I read SOME article about The Secret recently, probably linked form skepdic. It's just BSC (bat-shit crazy). If the "law" of attraction were true, every kid would have a pony, and I'd be an astronaut. Everyone would win the lottery and no one would have cancer.

Posted by: Julie at April 9, 2007 10:43 AM

Sounds like a bunch of tosh designed to make someone rich... namely the person who wrote the flipping book.

Posted by: Chuck S. at April 9, 2007 12:02 PM

Chuck S: LOL! No wonder he's receiving lots of checks now - he's got a book on the f'n Oprah list. Hello! He conveniently neglects to mention he *worked* for money while doing all this fantastic visualizing of money.

Posted by: pam at April 9, 2007 12:09 PM

Then there's Oprah. Oprah, a woman so mind-bogglingly rich, she *can* almost literally get whatever she wants on Earth, just by visualizing it. So inspiring!

[Okay, time to retract fangs and step away from the keyboard.]

Posted by: pam at April 9, 2007 12:12 PM

I don't know where to start - a rant about Oprah, or about this book/movie/industry. Bleah.

I have two friends who swear by this. Both hired a local "life coach". I honestly wish I could say that success followed, because both are nice people. However, in addition to becoming really critical of those whose visualizations don't lead to fame and fortune, both have spent a lot of money which could have been better spent elsewhere. Like on lottery tickets. Snort.

Re Oprah : the one Oprah magazine I ever read featured an article about learning to love yourself just the way you are, another about putting your best face forward at work, and another about being able to do it all. And had a three page spread on Oprah getting all done up before fixing to go on TV. After her hair stylist turned the mess into gorgeous hair, her makeup artist hid the wrinkles and bags and her...um, whatever you call the person who chooses your outfit and dresses you in the morning if you are rich (it's called 'mom; if you aren't) - um, anyway, after her team finished working on her, she was able to put her best face forward, love herself exactly as she was, and was ready to do it all. Show of hands, who knows the velocity of a hurled magazine just before it hits the wall?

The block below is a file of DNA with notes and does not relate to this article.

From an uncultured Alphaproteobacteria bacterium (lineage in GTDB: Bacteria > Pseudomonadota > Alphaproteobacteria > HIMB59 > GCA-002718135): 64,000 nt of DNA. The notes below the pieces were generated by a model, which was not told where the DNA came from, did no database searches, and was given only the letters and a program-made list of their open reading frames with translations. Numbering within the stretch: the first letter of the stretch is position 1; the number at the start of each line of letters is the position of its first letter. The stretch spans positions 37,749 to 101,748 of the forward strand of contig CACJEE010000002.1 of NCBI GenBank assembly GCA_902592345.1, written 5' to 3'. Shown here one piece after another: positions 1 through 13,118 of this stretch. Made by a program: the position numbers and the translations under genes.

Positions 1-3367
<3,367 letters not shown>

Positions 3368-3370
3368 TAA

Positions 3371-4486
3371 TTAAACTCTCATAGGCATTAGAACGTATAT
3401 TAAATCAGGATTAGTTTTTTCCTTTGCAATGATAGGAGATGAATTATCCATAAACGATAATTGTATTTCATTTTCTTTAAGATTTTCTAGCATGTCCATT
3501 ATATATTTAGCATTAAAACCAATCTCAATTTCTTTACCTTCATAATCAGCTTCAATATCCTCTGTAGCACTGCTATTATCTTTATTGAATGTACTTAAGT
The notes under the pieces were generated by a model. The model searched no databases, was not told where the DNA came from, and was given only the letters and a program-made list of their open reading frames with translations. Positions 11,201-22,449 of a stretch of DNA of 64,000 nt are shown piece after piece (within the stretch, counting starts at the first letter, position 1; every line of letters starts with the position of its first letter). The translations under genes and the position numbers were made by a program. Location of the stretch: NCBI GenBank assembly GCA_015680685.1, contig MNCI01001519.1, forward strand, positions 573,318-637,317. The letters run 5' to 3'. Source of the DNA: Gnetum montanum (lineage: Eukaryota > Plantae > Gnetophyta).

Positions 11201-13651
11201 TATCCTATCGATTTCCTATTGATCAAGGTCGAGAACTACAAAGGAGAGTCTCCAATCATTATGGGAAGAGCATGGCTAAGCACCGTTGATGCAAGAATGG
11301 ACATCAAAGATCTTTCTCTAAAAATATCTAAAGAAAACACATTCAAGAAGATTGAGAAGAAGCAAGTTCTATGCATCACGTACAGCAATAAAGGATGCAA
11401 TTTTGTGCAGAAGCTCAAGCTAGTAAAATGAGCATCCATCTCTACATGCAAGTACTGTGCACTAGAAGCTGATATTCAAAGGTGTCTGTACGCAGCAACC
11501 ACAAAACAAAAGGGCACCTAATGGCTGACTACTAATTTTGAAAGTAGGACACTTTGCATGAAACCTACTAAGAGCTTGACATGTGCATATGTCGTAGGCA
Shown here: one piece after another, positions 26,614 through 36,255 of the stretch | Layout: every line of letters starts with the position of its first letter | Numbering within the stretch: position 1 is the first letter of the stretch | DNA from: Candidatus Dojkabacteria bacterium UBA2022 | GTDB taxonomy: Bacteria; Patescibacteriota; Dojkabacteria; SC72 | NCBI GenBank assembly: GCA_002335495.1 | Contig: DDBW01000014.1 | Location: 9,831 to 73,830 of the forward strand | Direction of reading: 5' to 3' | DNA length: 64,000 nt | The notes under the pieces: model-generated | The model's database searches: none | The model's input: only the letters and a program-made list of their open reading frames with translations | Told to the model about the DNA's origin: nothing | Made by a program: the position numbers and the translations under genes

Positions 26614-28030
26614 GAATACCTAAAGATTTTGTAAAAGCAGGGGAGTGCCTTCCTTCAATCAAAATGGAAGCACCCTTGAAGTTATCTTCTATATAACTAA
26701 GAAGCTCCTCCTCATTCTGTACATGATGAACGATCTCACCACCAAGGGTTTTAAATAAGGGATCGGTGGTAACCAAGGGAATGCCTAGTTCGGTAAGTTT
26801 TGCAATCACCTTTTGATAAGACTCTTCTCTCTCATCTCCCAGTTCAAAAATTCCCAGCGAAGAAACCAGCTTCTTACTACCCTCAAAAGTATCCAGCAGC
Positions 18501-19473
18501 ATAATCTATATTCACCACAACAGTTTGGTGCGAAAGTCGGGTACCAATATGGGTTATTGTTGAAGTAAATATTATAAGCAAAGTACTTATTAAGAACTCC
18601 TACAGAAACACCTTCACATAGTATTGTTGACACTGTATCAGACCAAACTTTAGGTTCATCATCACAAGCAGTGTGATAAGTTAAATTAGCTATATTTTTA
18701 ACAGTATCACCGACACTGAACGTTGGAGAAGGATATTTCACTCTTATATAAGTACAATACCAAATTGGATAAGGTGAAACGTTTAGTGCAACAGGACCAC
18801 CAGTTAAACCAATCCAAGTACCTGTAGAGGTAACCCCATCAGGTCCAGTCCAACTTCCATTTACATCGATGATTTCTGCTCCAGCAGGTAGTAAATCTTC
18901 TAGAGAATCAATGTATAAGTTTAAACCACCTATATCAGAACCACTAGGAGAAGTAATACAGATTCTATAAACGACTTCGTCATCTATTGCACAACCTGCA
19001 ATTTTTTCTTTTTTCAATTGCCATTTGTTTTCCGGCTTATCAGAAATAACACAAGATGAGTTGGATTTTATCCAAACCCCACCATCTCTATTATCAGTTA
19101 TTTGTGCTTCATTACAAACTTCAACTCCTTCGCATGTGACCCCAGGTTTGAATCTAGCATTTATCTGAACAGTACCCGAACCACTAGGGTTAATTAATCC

/snark

Posted by: Cindy at April 9, 2007 5:37 PM

You crack me up, Cindy.

I can't tell you the velocity, but I can tell you that its motion described an arc. However, you probably threw it so hard that the arc was not noticeable.

Posted by: James at April 9, 2007 5:56 PM

LOL, Cindy. I do not know much of Oprah, but I was in a waiting room once (waiting rooms are where I get my dose of culture), and I had to endure Oprah telling a woman that she was fat because she didn't love herself.

Grrr. There was nothing to hurl but my lunch.

Posted by: Maggie at April 9, 2007 7:32 PM

I took a time-management class to fulfill a requirement at work, and one of the first things the instructor said was that Oprah (specifically), President Dumbass, and we, the students, all had the same 24 hours a day, and that the thing that made us different was the way we each spent those 24 hours.

What a crock. I'm sure I could get more out of my 24 hours if I could pay someone else to nuke my meals, do my laundry, fix my hair, drive me places while I read, screen my fan mail, etc.

Posted by: julie at April 9, 2007 9:13 PM

I like to think that a little more separates me from Oprah and the President.

Posted by: James at April 10, 2007 8:50 AM

Copyright © 1999-2007 James P. Burke. All Rights Reserved